If i ever use the term scratcher, i'm referring to a dirty druggie trading perpetually bad tattoos, or a street shop legal tattooer who thinks they have all thier shit together but they produce nothing special for years.
It can go both ways, and simply paying rent and fees for certifications can;t make you a good artists, or a safe one.

Self taught: Well i am a self taught artist. Let me explain the history of this first. I've been an artist all my life, many different art forms. Thousands spend on clays and mold making, paints, airbrushes, clear coats. Junkyard hunting, resperators, activated charcoal vents. I've painted canvas, people, cars, furniture, walls, clothing, and movie makeup.
My night job was nursing and surgical assistant for ten years in the middle of all this. So i know more than i care to about the anatomy and disease process.
It wasnt till i quit nursing that i felt the RESPONIBILLITY of tattooing was worth it.
Read that last sentence again.
Because the whole time i was cabable of being a tattoo artist, but chose not to.

Onto the actual learning. toss the pig skin in the trash. Get a bloodborne pathanogen certificate. That is at least a start. Look up medical procedures, and unless you have an autoclave, you'll been an entirely disposable setup, so be prepared to drop money on plastic tubes. And cavicide is for friend. Bad everything, my set up takes almost 30 min sometimes more. Bag it all.
Use saniderm or tatuderm for after care. Pick a small design and do a black and grey just above your knee, or on an ankle.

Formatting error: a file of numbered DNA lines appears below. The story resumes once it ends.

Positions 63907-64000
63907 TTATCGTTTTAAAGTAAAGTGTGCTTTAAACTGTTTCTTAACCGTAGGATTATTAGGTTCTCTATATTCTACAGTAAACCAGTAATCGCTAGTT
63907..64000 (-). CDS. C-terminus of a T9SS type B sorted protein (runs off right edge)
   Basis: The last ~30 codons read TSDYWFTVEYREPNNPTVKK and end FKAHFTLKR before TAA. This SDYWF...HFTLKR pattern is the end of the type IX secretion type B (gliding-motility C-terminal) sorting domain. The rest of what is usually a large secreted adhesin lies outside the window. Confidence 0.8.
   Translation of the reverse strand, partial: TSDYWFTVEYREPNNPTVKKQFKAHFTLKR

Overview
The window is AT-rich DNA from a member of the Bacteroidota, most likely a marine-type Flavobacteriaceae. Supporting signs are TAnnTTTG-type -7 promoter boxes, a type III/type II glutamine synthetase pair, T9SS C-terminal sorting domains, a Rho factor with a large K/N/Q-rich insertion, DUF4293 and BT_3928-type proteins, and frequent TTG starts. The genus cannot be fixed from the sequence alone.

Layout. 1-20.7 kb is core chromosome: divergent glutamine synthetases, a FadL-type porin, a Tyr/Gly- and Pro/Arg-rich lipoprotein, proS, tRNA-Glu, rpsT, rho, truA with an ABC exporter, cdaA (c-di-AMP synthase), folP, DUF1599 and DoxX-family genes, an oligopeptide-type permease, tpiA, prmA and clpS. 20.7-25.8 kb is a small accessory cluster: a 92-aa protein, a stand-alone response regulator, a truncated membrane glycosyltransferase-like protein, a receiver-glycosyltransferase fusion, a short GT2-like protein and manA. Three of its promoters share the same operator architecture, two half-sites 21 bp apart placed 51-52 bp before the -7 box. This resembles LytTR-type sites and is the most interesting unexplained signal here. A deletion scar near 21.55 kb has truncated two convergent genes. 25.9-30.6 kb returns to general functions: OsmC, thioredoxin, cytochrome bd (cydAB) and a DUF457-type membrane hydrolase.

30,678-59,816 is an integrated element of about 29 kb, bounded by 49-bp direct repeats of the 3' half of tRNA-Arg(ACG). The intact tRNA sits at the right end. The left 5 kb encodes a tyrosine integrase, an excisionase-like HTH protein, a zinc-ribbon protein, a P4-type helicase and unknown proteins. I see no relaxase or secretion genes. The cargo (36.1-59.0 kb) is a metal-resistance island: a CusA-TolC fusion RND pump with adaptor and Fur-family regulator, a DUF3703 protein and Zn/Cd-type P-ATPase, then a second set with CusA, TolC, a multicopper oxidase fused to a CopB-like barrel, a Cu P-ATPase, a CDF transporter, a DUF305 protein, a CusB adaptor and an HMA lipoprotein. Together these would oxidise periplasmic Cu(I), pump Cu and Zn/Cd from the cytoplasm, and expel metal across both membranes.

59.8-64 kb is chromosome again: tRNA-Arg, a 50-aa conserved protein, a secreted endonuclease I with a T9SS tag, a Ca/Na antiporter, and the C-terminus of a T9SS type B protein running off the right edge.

Next tattoo you do is on someone else, someone you trust.
You cannot move foward till you are tattooing living skin, there IS NO SUBSTITUTE.
and you will be called a scratcher by some, even if it's only for a year or two.
Let me tell you a seacret: Of the millions of tattoo artists out there, 20 or so truly have the title "world famous" nearly all of them are self taught on the underground.
Results.
Results is how you shall be judged in all things.
So...reading and drawing and painting and certifying, and doing more research ad nausea is the right thing to do, and i still do it ad nausea today. and will continue till im dead.
But there is a point that you;ll need to be jumping in with no safetly net, i'm sorry this is the way tattoos work, and don't for one seccond think it's different under a mentor.
Go buy the latest addition of "reinventing the tattoo"
I was luck and got an autograghed copy, it is my bible, and i read through it once a month. No matter your art or machine handling style, that book has somehting for you.
Watch mikes videos.
watch niko hurtados videos